The Coast News Group
Community Oceanside

Motorists seem OK with parking increases

OCEANSIDE — Oceanside finished its first summer season with increased public parking lot and city meter rates, and heard minimal objections.

Kiel Koger, city public works director, said there has not been much feedback on changed parking rates.

“The new rates are in line with the average for other coastal cities in San Diego and Orange Counties,” Koger said.

New city parking rates vary by beach proximity and time of year.

Pay parking lots that formerly charged $2 an hour, now cost $3 to $4 an hour. Rates for all-day lot parking range from $8 to $10 and $15, depending on lot location and time of year. Higher rates are in effect from mid-May to mid-September.

Meter rates increased from $1 an hour to $1.50 an hour year-round.

A convenience for drivers is pay parking lots and meters in high-use areas are credit card accessible. This saves drivers from having to come up with exact payment in lot dollars or meter pocket change.

Another option is free parking a few blocks inland from the coast. The city boasts two free multilevel parking structures. One is located at the Oceanside Civic Center, on Civic Center Drive and North Ditmar Street. The other is adjacent to the transit center, on Seagaze Drive and South Cleveland Street.

“There is no free parking directly on the beach in the downtown area, but there is ample free parking or very inexpensive parking within a couple of blocks,” Koger said.

The exception to “no free beach parking” is Buccaneer Beach, which still offers free parking at the beachside park parking lot.

Finding parking in the central downtown area requires some familiarity with the area. Construction projects have closed longtime parking locations and opened new ones.

The first parking lot closures came in fall 2012 with the build of Springhill Suites on Mission Avenue and Myers Street.

In the summer of 2015 two more parking lots on and around Mission Avenue closed for construction of Pierside North and a needed staging area. This change drew a lot of public comments. Many residents were accustomed to free parking in the temporary lots, which were never meant to be permanent free parking.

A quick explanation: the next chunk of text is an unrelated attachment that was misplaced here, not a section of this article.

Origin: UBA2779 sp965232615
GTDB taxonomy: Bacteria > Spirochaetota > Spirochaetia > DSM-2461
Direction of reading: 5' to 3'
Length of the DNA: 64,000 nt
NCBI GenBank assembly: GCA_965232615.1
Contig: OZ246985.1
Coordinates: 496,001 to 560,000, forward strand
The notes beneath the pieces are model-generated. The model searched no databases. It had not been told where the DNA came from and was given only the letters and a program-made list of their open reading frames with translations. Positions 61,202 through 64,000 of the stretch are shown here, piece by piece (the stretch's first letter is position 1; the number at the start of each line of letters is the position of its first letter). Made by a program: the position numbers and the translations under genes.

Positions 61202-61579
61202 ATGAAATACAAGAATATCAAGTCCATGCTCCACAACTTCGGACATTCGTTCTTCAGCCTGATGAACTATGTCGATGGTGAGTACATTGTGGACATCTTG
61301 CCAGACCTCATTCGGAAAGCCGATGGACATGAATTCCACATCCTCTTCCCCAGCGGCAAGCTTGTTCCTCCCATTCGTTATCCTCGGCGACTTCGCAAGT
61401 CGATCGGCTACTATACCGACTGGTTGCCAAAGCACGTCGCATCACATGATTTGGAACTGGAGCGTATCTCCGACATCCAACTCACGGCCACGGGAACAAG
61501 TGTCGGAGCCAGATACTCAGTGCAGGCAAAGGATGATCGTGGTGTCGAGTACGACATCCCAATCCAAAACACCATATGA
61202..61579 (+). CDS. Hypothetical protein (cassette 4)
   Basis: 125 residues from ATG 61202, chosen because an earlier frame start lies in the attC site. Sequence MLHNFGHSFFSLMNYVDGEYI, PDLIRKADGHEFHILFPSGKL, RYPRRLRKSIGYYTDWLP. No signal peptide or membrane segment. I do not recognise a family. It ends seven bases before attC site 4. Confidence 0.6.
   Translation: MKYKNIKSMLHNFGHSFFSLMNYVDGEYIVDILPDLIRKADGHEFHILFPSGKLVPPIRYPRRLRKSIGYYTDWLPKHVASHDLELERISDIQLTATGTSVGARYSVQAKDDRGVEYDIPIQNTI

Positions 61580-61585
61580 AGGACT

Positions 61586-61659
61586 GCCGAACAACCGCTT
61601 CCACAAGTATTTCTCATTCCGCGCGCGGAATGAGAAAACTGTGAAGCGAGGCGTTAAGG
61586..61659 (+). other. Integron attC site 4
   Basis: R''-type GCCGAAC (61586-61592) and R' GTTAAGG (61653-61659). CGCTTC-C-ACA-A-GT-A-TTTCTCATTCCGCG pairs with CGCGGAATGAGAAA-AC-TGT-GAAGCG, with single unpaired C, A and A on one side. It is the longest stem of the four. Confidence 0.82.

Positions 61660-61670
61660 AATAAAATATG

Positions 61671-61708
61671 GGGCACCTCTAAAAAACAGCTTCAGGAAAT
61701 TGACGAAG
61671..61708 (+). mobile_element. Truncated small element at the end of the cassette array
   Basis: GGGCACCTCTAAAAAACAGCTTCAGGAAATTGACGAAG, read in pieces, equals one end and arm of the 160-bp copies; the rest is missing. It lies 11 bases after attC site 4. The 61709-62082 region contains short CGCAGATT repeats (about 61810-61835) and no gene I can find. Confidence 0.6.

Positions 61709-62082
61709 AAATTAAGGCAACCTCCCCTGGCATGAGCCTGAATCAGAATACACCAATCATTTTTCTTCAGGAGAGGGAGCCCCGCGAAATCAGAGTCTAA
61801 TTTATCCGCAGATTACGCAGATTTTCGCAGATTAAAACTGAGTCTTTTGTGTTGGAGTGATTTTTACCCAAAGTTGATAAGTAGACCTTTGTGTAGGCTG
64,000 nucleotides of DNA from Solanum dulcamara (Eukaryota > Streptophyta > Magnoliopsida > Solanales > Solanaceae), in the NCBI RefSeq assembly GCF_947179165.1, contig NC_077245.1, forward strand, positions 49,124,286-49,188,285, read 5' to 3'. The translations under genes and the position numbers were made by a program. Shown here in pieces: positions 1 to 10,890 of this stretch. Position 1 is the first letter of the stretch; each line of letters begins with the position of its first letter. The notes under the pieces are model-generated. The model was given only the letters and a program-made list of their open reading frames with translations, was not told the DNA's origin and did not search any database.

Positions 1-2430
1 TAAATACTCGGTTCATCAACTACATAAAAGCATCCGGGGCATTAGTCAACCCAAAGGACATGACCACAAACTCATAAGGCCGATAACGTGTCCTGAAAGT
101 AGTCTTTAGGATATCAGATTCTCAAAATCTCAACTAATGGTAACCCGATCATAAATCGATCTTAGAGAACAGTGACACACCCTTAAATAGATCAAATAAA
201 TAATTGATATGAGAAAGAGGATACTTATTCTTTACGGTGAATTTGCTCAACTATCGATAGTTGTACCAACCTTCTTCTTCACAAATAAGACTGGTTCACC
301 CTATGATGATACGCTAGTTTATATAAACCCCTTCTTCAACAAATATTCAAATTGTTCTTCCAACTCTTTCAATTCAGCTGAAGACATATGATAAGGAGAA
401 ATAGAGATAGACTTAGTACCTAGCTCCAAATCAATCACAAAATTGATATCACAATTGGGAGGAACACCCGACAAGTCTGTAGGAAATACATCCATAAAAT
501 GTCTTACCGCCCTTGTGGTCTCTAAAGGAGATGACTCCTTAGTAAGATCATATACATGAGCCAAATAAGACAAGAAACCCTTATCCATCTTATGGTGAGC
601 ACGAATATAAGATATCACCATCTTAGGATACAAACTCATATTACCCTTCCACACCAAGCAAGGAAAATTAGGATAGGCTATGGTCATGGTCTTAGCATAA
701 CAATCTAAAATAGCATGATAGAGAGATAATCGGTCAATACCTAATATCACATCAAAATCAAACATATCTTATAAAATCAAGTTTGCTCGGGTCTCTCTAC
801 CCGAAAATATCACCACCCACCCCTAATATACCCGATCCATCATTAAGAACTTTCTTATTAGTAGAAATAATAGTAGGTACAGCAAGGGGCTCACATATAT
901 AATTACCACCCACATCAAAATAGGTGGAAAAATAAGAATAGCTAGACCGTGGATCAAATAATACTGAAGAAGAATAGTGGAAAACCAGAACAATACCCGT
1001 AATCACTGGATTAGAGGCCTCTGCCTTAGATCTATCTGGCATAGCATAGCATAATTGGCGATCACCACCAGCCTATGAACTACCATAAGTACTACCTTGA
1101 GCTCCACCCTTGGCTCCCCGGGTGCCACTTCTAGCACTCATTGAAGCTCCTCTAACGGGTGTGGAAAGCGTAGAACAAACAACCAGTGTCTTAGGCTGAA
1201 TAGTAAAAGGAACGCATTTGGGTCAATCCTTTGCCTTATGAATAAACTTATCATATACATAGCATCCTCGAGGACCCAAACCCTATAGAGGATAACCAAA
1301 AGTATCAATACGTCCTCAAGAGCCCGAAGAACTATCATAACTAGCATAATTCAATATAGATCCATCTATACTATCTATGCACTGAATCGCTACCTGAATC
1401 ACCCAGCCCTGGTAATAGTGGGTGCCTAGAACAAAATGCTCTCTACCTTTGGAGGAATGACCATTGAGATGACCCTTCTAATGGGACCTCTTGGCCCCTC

An additional lot on Pierview Way and Cleveland Street closed in fall 2016 for construction of the North Beach Promenade, which will eventually provide 300-plus public parking spots when completed.

The next lot closure was in early 2017 to create a construction staging area. In the future two more lots on Myers Street, which currently provide temporary downtown parking, will also close.

The city works with MainStreet Oceanside to keep locals and tourists updated on what lots are open, as additional downtown construction continues to break ground.

“Additional parking lots will go away in the future, but the city will eventually gain approximately 1,200 new public parking spaces long-term after all new developments are constructed,” Koger said.

The city approved parking increases in April, and OK’d a needed Coastal Permit to allow changes Sept. 20. The delay between the two approvals was due to misinterpretation on whether a permit was needed. City staff said the city was told in June discussions with the Coastal Commission a permit was not required. Later the commission clarified one is necessary.

The new parking fees will provide the city with an annual revenue increase of about $898,000. The city will put the money toward meter upgrades, future downtown parking, beach restroom maintenance and pier improvements. Public parking lot rates were last raised in 2011. City meters last saw an increase in 2010.